Join Date: Apr 2008
Location: Orange County, NC
Yes...ride, ride, ride. We ride our mares through everything from trails, woods, and country roads to suburban neighborhoods and the grocery store. When riding through parking lots and on road, people often ask me how you get a green 4 yr old like our filly, to the point of our seasoned, bomb proof, 14 yr old...the answer is 10 years of experience and a thousand miles of riding.
If you know someone with a seasoned trail horse, ride with them. A good, calm lead horse will 'teach' your horses faster than any trainer can. I often use our seasoned mare to pony our young ones when I'm alone.
For traffic, first of all, be *very* careful. There are a *lot* of jerks out there. If you can, start with low traffic roads that have a lot of space on the side of the road so your horse doesn't feel trapped, and you have the option to go away from the road instead of into it. To start, when you see a car coming, stop, let your horse watch it go by, then continue, and be aware that they may react differently to cars, trucks, motorcycles, etc depending on their sound, speed, and color. Be extra careful if you cross narrow bridges on the road that has traffic...not only can a horse feel trapped on a bridge, but they have a very different sound and feel.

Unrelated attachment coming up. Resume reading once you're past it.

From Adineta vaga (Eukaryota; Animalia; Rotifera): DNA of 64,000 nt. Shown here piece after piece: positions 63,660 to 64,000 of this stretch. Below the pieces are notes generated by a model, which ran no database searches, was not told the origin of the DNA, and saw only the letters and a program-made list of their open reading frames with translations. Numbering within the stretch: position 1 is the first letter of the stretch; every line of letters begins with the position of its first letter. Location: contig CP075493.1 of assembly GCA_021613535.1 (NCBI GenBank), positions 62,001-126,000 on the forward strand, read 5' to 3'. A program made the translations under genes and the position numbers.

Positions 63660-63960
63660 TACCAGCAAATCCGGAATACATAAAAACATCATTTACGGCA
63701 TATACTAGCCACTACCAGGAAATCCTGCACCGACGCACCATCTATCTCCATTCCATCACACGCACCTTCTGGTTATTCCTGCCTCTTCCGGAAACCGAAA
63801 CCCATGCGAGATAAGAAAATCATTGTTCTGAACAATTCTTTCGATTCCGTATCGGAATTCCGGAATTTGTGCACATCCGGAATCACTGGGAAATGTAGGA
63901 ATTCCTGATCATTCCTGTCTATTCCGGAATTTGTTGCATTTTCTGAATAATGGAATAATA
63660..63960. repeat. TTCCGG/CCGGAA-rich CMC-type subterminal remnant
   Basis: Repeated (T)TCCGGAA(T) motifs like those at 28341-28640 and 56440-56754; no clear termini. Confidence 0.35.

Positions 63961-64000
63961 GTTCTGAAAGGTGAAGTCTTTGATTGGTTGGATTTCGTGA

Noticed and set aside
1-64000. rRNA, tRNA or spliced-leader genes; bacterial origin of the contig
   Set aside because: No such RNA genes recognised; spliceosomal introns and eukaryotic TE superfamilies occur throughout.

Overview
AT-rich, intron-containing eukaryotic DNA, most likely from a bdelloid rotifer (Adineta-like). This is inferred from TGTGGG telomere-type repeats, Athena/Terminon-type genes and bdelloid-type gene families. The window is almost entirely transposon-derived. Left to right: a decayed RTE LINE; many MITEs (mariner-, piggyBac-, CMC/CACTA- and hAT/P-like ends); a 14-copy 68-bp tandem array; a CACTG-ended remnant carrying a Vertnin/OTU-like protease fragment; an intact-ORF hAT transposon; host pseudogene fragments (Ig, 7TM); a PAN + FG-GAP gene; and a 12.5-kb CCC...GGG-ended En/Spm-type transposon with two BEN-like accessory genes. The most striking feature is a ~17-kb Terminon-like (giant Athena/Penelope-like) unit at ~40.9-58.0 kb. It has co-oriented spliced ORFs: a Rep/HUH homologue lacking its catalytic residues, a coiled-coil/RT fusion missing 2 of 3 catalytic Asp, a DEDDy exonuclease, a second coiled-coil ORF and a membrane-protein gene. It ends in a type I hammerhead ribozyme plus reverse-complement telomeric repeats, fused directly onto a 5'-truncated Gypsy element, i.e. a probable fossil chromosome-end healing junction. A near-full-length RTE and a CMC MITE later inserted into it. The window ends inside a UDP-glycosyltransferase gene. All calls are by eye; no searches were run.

Make sure you recognize when your horse is reaching it's 'tension limit'. You don't want to get into a fight with a scared horse...you'll both lose. When you need to, switch to doing something different, pick a different path, go back, etc. As long as you do this so that the horse thinks it was your idea (and not giving in), you won't be reinforcing a behavior you don't want.
Lastly, realize that are hundreds of 'horse monsters' in the real world for your horse to see and experience that tax their instincts, but with practice and patience, you will be tremendously rewarded with a horse that you can ride anywhere.
On the sixth day, God created the Quarter Horse.
On the seventh day, he Painted the good ones.